‘We have all had difficult moments in life, dark moments in which we walked in sadness, pensive, without horizons, with only a wall before us. And Jesus is always beside us to give us hope, to warm our hearts and to say: “Go ahead, I am with you. Go ahead”. The secret of the road that leads to Emmaus is simply this: despite appearances to the contrary, we continue to be loved and God will never stop loving us. God will walk with us always, always, even in the most painful moments, even in the worst moments, even in moments of defeat. That is where the Lord is. And this is our hope. Let us go forward with this hope! Because he is beside us and walks with us. Always!’
Yesterday, we commemorated Anzac Day as we never have before. There were no solemn dawn services with thousands turning out to light candles and watch the rising sun; no grand parades; no two-up schools at the RSL; and no cathedral church services. As the Prime Minister said at the Dawn Service at the War Memorial attended by only a handful of people, this Anzac Day our commemorations were ‘small, quiet and homely’. At Easter we missed our large church celebrations too. Commentators are wondering if crowds will bother returning to church once the virus passes. Let’s remember that on the road to Emmaus, there were only three at the table, and only two then made their way back to Jerusalem.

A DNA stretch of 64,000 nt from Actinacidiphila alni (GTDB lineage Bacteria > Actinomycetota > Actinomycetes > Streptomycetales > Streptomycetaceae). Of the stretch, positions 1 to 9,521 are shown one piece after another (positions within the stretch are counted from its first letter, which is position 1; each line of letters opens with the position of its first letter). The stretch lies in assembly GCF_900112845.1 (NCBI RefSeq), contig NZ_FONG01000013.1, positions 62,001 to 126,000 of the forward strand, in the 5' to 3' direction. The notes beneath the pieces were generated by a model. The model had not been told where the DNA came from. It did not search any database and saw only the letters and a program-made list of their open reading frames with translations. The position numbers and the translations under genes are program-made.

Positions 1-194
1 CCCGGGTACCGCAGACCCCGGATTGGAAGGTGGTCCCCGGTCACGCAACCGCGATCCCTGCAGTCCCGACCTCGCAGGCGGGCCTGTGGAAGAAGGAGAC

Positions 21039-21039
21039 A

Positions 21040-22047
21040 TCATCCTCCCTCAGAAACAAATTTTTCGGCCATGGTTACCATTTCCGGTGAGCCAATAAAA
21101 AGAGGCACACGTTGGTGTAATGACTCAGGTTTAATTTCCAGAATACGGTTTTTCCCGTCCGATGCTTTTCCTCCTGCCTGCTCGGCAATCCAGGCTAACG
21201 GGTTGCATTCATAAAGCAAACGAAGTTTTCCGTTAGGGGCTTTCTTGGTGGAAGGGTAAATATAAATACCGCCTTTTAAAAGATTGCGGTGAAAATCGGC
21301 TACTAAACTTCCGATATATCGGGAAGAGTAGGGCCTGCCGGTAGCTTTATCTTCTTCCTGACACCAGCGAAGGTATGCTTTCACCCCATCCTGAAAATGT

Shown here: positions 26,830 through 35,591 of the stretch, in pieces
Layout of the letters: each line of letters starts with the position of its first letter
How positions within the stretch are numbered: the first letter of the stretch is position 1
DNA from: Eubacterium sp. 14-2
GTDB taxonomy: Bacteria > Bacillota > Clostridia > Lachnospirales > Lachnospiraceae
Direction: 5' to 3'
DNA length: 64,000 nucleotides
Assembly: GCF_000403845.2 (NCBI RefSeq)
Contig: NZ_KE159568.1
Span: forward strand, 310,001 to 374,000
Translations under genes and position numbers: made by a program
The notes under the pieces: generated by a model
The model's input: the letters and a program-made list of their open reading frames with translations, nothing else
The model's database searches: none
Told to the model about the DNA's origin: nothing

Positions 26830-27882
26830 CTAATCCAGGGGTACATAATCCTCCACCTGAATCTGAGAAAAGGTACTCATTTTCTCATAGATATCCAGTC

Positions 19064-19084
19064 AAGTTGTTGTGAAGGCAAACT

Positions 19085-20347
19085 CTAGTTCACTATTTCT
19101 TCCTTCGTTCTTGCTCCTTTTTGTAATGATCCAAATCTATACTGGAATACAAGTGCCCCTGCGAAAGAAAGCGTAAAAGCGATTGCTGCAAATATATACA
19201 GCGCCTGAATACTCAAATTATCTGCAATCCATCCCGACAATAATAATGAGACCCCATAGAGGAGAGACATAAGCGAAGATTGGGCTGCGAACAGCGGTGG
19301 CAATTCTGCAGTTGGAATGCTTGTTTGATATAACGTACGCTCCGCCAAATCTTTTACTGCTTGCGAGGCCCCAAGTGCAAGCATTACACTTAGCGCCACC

It doesn’t need a crowd of like-minded people for our hearts to burn within us. It doesn’t need a throng of witnesses for us to recognise him in the breaking of the bread. These post-Easter days we are being called back to the intimacy of our own faith journey and to the tap root of our own hope in the midst of suffering, human limitation and mortality.
In this age of twitter and so much social media which is abusive or limited to the bubble of the likeminded, let’s recall that Cleopas and his mate took time on the road to really talk to each other, to engage in meaningful conversation about their hopes and dreams, their frustrations and their woes. They didn’t start sledging each other, or having a go at Peter for being a weak leader, or venting their frustrations on Judas or those disciples who fell asleep in the garden. Could there be a lesson for all of us here? Nasty ad hominem arguments are now so common. Just look at Malcolm Turnbull’s critique of his political colleagues and the responses of his erstwhile team members this past week.